Thursday, September 4, 2014

More on Suffering and Disabillity

I just read your blog piece on the abortion documentary that aired recently on PBS (unfortunately I was unable to watch the show), and I was pleased that you wrote such an articulate and balanced assessment of Suffering is a Lie. For me, the most powerful sentence in your article was, "While the parents of these children honestly believe that they are preventing suffering in their children by killing their children, they cannot be sure that they are preventing suffering in their children. What they are preventing is suffering in themselves, and they know this, if only unconsciously." 

To be able to move beyond ourselves, beyond our certain emotional pain and think of the unborn child, this is an act of love. Several examples you go on to give of faithful parents who allowed their children to live, to then lovingly hold their child in their arms, for even just eighteen minutes, meant that the child got to feel the comfort of a hug, of human validation. In this we say, "Yes this child is whole and comes from God and is love."

Having taught children with severe disabilities in the public schools in Albuquerque and Vacaville, California for nineteen years (I am now retired), I can tell you that I saw thousands of examples of the love these children generated for the teachers, assistants, bus drivers and school staffs. When you work with people with disabilities you learn an awful lot about what love is, what life means, and God's genuine love for all of us. I personally owe these children, whom their parents allowed to live, a debt I can never repay. My life was fulfilled in serving the needs of children with disabilities.

God's rainbow of love is incredible!

In Christ's name I pray you continue to persevere and to let the Holy Spirit guide your literary hand.

Love, Gregory Goldstein

Monday, September 1, 2014

After Tiller: The Lie of Suffering

A television documentary is going to be shown this evening called After Tiller. It is the story of three abortion doctors who do late-term abortions in the United States. A look at the trailer for this indicates the direction the documentary will go. The abortionists are shown fearing for their lives from crazed pro-lifers who send them death threats and even shoot at them.

George Tiller, a late-term abortionist, was murdered in cold blood by misguided "pro-lifer" (I put this in parentheses because anyone who murders someone is not REALLY prolife) Scott Roeder on May 31, 2009. The three late-term abortionists who are left are shown saying that they fear for their lives, and that they cannot retire because no one else is doing these late-term abortions which the abortionists see as compassionate alternatives for parents who are expecting a child with severe disabilities. Parents are shown making a difficult decision to end their pregnancies and abort their children to save them from suffering from the disabilities with which they have been diagnosed. One abortion doctor is shown saying that the parents have no good choice, and a parent is shown tearfully admitting that either choice is a horrible choice.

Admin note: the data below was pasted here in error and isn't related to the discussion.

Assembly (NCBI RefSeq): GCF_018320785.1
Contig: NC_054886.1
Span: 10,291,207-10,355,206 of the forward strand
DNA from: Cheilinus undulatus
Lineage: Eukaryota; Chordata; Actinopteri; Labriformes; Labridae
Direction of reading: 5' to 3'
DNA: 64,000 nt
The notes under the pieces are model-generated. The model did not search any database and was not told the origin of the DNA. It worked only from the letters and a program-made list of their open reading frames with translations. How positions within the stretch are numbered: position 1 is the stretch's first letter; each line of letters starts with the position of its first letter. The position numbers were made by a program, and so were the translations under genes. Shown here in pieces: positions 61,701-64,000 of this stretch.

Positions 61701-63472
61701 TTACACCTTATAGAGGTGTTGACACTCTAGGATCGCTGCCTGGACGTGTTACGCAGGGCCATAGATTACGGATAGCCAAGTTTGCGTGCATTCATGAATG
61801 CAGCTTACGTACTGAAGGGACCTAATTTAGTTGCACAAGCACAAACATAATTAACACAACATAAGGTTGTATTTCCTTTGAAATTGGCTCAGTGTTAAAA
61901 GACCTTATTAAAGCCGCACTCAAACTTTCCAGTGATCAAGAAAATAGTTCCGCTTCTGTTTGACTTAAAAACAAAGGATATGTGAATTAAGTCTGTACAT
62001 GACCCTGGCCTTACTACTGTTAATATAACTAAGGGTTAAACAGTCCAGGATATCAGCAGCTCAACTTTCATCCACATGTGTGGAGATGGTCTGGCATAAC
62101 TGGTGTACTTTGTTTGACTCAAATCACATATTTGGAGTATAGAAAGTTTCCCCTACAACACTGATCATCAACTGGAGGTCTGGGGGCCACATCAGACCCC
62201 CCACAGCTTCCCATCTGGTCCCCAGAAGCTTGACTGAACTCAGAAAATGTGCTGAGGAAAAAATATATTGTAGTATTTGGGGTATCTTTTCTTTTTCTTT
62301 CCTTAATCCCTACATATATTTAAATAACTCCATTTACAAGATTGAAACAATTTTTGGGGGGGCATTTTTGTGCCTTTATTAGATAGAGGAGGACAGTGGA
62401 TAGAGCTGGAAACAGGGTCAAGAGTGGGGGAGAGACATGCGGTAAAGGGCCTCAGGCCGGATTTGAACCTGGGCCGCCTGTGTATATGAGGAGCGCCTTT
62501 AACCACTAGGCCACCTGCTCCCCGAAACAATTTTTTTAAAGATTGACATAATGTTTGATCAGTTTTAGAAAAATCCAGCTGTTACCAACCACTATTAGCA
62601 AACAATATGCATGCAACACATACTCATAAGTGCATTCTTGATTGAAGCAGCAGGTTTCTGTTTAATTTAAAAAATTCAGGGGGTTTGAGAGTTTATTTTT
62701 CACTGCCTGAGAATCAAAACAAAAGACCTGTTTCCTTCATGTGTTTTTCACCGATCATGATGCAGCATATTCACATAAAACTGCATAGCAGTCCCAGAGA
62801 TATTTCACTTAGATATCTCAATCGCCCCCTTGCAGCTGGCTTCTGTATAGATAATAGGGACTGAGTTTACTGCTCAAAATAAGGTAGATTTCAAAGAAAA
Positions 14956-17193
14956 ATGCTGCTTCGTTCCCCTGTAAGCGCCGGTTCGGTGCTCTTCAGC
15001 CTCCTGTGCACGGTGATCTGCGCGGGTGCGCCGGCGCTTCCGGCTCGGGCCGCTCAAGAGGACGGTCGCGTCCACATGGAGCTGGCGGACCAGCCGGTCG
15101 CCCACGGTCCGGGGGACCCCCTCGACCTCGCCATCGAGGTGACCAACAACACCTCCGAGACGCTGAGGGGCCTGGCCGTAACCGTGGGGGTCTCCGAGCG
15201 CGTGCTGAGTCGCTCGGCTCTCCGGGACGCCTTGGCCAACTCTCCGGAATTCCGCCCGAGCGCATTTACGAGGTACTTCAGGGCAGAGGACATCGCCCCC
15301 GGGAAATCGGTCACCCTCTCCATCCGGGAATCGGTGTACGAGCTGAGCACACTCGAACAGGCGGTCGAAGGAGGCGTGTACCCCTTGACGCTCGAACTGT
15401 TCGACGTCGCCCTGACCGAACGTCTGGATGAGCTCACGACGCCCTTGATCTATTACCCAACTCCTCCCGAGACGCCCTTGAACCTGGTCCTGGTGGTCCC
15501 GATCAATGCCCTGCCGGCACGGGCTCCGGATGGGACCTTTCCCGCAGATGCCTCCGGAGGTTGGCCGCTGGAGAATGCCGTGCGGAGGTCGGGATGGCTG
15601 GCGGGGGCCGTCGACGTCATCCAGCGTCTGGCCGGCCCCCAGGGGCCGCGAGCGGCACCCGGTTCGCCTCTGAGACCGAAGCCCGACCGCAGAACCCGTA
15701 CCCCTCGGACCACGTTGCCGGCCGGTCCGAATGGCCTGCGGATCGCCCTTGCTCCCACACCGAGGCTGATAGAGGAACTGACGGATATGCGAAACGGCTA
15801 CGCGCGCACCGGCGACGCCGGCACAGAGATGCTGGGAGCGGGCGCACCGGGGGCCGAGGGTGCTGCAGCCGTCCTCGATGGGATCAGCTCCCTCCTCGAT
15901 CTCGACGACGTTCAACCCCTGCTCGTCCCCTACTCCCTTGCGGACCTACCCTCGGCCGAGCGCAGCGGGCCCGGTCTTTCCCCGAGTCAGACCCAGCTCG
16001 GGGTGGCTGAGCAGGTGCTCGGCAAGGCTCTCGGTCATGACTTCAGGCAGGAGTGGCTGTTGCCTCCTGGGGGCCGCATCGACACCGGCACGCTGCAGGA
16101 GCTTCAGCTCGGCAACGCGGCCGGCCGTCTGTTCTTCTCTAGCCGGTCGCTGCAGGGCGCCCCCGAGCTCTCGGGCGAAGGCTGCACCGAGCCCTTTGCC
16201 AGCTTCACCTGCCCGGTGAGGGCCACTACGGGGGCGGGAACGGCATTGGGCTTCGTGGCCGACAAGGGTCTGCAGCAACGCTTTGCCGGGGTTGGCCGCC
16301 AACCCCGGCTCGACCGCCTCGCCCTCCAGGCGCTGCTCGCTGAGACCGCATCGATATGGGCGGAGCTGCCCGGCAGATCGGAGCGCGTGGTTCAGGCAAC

Having been involved in the pro-life movement since the Supreme Court decision legalizing abortion on January 22, 1973, and having written a book on problem pregnancy help for women and another on help with women who are pregnant with a child with disabilities, I can immediately see several points of irony in the trailer of After Tiller.

First, George Tiller was killed while ushering in his church during  a Sunday service. One would expect the church to be a safe environment, and he no doubt thought that it was. His murderer Scott Roeder thought that he was doing a good deed and saving many lives by taking one life, that of the abortionist. While no one can excuse this cold-blooded murder in a supposedly safe place, one has to admit that the murderer thought that he was acting out of compassion when he killed George Tiller. The abortionists in this movie say that they are acting out of compassion when they enter the supposedly safe environment of the womb and murder the child therein.

George Tiller was killed in his church at a Sunday service so we presume had had faith in God. Scott Roeder claimed to also have faith in God. Yet did not God say, "Thou shalt not kill?" Where does the Fifth Commandment, which both Tiller and Roeder claimed to follow, fit in here?

Tiller was also killed on May 31 which, in the Catholic Church, is the Feast of the Visitation of the pregnant Blessed Mother to the pregnant Elizabeth and when the unborn child John the Baptist leaped in Elizabeth's womb upon recognizing the embroyonic Jesus in the womb of Mary. On this prolife feast in the Church, two men, both of whom claimed to recognize the sanctity of life -- one born life and one unborn life -- met and one man killed the other. "Thou shalt not kill." What did either of these men--Tiller and Roeder--think of this commandment?

Furthermore, the abortionists say several times that they fear for their lives, but they will keep on doing what they are doing. After Tiller portrays them as martyrs in the making, yet do these doctors ever think that the babies they abort would fear for their lives, if they only knew the decisions being made about them, and that they, as babies, are martyrs to a society that demands perfection or at least correction of its littlest members? If unborn babies can't be perfect or corrected, then best to eliminate them. It is the unborn baby diagnosed in utero with a disability who really needs to fear.

After Tiller is also sad because it apparently is not going to spend much time, if any, on parents giving birth to children with fatal or severe disabilities. In fact, doctors generally push women into terminating such children before birth. The pressure most women face if they do NOT terminate is incredible. The suffering of bringing a baby with a disability or a fatal condition to birth is compounded by unsupportive medical staff who feel it is irresponsible of the parents NOT to abort. Will that be in this documentary? Probably not.